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Thousands of SMEs Denied Chance to Recruit Apprentices
January 16, 2020
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The Association of Employment and Learning Providers (AELP) has found training providers are having to turn away smaller businesses seeking to recruit apprentices.

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A growing shortage of funding from the £2.8 billion apprenticeship levy has been attributed to the shortfall in support for SMEs. The AELP found that, on average, apprenticeship providers are turning down approaches from 40 SMEs each.

The research also revealed that 29% of providers with a government contract to train apprentices for SMEs have reduced recruitment. According to the AELP 39% of these providers have stopped or significantly reduced recruitment. 

AELP chief executive Mark Dawe told HR magazine: “What’s doubly frustrating about the restriction on the number of new apprenticeship opportunities available is that the government has just issued official data showing that nine out of 10 apprentices stay in sustained employment and many of them who progress end up earning very good wages. 

“As Downing Street and the chancellor have issued a mandate to ministers to concentrate spending money on what actually works, what further evidence does the government need to invest more in apprenticeships?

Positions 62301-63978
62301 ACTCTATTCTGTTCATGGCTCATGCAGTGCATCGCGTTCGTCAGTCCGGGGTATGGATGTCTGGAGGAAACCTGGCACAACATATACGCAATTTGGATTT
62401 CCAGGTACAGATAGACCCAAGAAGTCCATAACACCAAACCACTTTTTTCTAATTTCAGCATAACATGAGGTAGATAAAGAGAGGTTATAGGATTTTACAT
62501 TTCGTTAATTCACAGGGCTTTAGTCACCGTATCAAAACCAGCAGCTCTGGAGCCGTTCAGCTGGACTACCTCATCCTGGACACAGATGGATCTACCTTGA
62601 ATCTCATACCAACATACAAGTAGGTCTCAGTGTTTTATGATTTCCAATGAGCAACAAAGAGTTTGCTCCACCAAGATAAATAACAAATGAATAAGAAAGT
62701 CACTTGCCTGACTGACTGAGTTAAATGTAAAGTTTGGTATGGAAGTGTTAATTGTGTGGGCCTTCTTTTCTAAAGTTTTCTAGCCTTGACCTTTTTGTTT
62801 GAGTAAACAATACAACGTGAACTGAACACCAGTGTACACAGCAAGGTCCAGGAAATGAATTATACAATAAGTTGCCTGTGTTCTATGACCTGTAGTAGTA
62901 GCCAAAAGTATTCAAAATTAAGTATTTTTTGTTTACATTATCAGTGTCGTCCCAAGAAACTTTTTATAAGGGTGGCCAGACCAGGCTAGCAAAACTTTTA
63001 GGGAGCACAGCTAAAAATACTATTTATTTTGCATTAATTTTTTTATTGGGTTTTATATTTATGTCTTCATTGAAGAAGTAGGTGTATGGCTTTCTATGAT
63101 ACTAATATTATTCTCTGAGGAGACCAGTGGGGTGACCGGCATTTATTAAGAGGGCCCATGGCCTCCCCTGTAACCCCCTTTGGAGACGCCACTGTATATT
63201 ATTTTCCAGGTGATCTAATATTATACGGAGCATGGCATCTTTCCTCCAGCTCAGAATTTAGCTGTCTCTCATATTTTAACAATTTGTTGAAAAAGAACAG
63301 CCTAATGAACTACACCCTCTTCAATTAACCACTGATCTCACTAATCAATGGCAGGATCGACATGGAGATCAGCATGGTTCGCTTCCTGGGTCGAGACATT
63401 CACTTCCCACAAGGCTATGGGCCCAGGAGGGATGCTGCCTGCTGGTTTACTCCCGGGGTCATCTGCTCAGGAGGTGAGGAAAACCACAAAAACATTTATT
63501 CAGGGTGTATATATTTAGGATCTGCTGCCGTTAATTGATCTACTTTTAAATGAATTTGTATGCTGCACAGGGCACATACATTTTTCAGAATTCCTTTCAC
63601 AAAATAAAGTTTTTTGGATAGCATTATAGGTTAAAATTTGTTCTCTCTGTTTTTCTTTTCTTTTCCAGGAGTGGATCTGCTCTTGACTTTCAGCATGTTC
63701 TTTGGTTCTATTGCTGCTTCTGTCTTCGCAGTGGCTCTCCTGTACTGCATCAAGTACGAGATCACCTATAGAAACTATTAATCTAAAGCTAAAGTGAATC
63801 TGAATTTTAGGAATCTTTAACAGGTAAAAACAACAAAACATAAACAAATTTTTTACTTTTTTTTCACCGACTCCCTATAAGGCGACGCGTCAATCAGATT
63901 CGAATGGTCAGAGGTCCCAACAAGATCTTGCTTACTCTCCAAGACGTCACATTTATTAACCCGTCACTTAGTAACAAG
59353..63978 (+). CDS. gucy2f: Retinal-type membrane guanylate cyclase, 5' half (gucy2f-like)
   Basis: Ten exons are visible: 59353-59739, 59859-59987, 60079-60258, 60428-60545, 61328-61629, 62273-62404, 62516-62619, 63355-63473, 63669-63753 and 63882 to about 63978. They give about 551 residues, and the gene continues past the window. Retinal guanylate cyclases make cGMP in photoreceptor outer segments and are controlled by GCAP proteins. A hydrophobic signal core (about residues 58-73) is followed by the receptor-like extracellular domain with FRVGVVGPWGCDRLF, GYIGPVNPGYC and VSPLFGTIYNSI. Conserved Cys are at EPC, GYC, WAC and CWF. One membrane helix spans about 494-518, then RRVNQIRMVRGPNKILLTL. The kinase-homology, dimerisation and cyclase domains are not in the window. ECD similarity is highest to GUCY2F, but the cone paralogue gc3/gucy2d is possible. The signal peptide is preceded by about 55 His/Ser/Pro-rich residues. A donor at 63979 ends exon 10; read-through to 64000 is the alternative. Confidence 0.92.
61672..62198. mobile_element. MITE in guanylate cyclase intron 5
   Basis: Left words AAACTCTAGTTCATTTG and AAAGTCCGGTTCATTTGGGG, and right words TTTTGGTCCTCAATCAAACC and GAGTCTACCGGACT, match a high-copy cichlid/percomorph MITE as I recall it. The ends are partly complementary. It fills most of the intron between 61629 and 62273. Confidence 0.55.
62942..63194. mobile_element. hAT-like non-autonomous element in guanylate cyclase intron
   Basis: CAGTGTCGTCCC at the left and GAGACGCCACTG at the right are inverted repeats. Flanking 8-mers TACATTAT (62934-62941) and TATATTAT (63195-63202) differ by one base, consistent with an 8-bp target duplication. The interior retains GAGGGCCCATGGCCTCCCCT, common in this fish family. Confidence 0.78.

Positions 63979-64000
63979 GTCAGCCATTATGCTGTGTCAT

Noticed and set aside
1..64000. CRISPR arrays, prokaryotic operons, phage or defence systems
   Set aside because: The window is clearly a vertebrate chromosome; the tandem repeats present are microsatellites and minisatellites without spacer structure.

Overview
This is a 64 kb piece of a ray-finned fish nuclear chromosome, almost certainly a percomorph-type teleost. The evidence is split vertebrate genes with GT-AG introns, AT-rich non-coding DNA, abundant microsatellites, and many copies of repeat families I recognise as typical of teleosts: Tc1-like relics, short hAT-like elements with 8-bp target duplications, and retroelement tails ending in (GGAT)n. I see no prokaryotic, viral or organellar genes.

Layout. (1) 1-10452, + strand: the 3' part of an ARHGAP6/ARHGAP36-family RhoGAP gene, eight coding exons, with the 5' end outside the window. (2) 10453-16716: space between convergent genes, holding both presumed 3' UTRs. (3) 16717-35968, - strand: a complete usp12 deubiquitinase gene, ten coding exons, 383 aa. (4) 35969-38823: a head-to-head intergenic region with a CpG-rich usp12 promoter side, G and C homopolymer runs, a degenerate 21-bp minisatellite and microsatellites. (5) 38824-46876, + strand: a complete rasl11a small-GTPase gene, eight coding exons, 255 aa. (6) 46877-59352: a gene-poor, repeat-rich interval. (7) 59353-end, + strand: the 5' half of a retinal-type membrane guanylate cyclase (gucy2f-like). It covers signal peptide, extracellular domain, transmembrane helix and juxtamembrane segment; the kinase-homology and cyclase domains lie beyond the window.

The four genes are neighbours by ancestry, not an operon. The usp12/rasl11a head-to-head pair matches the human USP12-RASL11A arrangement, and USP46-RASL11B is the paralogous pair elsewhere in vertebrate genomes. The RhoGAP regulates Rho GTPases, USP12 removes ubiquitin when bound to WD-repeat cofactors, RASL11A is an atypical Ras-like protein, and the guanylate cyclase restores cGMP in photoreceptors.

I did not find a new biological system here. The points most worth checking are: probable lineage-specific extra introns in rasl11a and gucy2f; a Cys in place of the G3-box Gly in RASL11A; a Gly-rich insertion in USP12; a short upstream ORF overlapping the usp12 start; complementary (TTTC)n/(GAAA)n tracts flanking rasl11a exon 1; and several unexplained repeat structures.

“The fact that the levy is running short of funding shows how popular apprenticeships are and that the levy should be kept. But it’s totally unacceptable for both small businesses and young people that so many of them can’t start apprenticeships because of failures in how the levy funding system works, and this is why it needs reform.” 

One suggestion for reform is a restoration of the £1.5 billion apprenticeship budget that was available to SMEs before the levy was introduced in April 2017. The AELP has also proposed an increase in the levy. 

Dawe added: “Brexit requires us to meet employers’ skills needs by training more home-grown talent, but many training providers have given up ‘selling’ apprenticeships to SMEs when the lack of funding means that there’s no point in doing so. In the meantime there’s a big government advertising campaign telling employers that support is still available. 

“The prime minister promised in July that he would ‘properly fund’ apprenticeships and the education secretary has said that the programme’s funding would be a matter for the Spending Review. As the clock ticks thousands of young people are hearing about the success stories of their peers who have been on an apprenticeship and they can’t understand why the same opportunities aren’t available for them.”


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